I have a 2008 Dodge Grand Caravan SLT 4.0ltr V-6 with a blown head gasket that local mechanics are refusing to repair, because the car has over 150,00 miles on it (184,000) Apparently, the concern is the health of the lower end of the motor. But if the oil is clean the head gasket replacement shouldn’t be a problem, correct? I can’t afford a newer car or a new motor for this one…as it is, the gasket replacement is going to set me back and I really need the transportation. What do I do?
In your case, I’d add sodium silicate to coolant.
I keep a bottle of it in the shop for situations such as this.
Sodium silicate is also used currently as an exhaust system joint and crack sealer for repairing mufflers, resonators, tailpipes, and other exhaust components, with and without fiberglass reinforcing tapes. In this application, the sodium silicate (60–70%) is typically mixed with kaolin (40-30%), an aluminium silicate mineral, to make the sodium silicate “glued” joint opaque. The sodium silicate, however, is the high-temperature adhesive; the kaolin serves simply as a compatible high-temperature coloring agent. Some of these repair compounds also contain glass fibres to enhance their gap-filling abilities and reduce brittleness.
Sodium silicate can be used to fill gaps within the head gasket. Commonly used on aluminum alloy cylinder heads, which are sensitive to thermally induced surface deflection. This can be caused by many things including head-bolt stretching, deficient coolant delivery, high cylinder head pressure, overheating, etc.
"Liquid glass" (sodium silicate) is added to the system through the radiator, and allowed to circulate. Sodium silicate is suspended in the coolant until it reaches the cylinder head. At 100–105°C (212-221°F), sodium silicate loses water molecules to form a glass seal with a remelt temperature above 810°C (1,490°F).
A sodium silicate repair can last two years or longer. The repair occurs rapidly, and symptoms disappear instantly. This repair works only when the sodium silicate reaches its “conversion” temperature at 100–105°C. Contamination of engine oil is a serious possibility in situations in which a coolant-to-oil leak is present. Sodium silicate (glass particulate) contamination of lubricants is detrimental to their function.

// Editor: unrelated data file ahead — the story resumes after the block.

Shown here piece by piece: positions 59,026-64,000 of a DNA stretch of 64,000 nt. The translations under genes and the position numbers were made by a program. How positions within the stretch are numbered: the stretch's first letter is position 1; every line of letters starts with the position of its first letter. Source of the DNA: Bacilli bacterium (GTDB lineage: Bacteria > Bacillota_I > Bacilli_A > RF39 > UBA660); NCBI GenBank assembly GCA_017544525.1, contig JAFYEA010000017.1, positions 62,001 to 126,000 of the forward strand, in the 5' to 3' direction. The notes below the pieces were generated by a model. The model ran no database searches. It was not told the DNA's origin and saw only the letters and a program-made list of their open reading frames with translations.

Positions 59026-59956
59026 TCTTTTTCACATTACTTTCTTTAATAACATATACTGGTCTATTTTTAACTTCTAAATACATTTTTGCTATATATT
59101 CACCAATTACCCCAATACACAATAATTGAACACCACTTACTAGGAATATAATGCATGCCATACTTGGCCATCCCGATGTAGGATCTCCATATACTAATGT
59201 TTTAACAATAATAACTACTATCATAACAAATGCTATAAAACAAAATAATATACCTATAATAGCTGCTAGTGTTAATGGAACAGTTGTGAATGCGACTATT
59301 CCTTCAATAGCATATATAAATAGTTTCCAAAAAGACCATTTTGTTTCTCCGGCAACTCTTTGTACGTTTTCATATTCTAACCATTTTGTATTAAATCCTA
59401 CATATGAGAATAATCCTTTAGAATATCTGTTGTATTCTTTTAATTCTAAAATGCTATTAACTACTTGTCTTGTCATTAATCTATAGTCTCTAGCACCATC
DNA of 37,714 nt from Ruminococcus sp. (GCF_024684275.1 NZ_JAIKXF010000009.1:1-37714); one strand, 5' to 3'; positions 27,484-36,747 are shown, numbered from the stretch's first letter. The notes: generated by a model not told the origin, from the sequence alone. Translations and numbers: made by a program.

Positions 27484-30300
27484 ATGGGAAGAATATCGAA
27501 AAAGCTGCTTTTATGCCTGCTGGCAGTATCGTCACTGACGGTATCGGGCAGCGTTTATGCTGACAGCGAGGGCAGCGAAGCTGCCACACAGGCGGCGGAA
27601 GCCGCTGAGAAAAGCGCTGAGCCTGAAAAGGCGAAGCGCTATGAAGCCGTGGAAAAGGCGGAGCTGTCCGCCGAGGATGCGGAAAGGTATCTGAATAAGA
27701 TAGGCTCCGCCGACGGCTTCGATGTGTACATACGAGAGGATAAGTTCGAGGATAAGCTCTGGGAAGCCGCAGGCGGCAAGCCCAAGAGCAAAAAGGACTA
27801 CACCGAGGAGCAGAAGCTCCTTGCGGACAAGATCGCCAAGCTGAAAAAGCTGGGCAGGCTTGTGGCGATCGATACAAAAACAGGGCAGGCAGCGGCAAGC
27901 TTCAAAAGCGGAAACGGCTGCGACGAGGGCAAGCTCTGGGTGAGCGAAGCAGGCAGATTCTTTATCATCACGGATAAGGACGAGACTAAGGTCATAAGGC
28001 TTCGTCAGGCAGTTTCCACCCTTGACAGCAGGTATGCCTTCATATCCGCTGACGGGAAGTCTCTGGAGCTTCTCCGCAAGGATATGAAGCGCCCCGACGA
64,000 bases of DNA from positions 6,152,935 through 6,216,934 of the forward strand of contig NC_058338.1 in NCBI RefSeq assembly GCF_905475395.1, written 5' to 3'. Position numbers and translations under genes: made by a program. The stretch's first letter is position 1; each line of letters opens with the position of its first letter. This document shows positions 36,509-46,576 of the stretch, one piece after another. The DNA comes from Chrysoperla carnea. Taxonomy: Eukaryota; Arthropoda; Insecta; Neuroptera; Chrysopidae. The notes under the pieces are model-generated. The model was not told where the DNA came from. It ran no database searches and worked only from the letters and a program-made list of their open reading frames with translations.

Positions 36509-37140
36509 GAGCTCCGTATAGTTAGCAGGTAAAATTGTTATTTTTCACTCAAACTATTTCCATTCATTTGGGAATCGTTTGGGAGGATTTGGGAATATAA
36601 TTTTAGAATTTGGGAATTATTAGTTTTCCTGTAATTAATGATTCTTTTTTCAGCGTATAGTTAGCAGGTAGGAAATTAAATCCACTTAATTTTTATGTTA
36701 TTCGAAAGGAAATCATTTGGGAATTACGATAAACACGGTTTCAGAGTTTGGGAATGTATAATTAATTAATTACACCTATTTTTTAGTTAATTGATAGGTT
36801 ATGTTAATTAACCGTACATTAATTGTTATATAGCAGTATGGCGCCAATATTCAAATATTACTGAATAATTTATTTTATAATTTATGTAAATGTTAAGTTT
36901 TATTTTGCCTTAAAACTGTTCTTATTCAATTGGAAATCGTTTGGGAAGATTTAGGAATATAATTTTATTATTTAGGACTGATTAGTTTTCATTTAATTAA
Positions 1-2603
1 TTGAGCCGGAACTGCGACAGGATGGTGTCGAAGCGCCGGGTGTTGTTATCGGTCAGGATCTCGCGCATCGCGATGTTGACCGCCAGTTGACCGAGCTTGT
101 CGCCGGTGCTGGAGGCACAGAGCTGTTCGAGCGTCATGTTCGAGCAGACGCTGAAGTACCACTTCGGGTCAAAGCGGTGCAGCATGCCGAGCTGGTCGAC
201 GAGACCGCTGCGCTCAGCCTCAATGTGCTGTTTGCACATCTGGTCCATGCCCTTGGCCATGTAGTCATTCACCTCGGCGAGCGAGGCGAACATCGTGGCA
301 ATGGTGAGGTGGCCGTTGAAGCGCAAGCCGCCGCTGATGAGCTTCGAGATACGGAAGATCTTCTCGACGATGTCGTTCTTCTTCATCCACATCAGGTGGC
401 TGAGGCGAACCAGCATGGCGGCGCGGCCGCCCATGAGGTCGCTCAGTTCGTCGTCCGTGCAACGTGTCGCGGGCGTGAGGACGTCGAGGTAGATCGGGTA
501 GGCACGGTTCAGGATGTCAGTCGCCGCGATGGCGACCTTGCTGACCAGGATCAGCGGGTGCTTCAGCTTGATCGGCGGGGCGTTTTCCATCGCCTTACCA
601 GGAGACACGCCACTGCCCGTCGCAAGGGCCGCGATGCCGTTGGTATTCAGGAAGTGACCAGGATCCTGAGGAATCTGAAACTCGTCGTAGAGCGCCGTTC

It’s not just the lower end of the engine. If this failure happened because overheating was involved that can affect the cylinder walls and piston rings. Once the head gasket is replaced you may be left with an engine that smokes and consumes oil at a high rate.
I always run both a dry and wet compression test on all cylinders before replacing a head gasket. That test will not be accurate on cylinders that have a head gasket breach. However, it will tell you something about the cylinders that have not been breached. If problems are shown on the non-breached cylinders then it’s time for another engine, scrap the car, or go the sodium silicate route.
A head gasket repair is $1500. Or more. You can shop around and I’m sure you can find a shop to do it. Shops like money.
And keep in mind that sodium silicate involves a breach into the water jacket. It won’t do much good on a breach between cylinders or into an oil galley.
Always the unknown details as “blown” could mean weepage or total catastrophe depending upon a number of things. And since it’s a V-6 this means both gaskets should be replaced even if only one has failed.
I can understand the mechanics reluctance to repair this and do not fault them for their refusal. Something like this can end up badly. Replace the head gaskets and the engine turns out to be a major oil burner or has a knocking noise guess who often gets the blame. Not saying that you would do this; only that it is not a rare thing to happen. If severe overheating was involved I would likely refuse to repair it also.There are some repairs that it’s best to avoid leaving fingerprints on.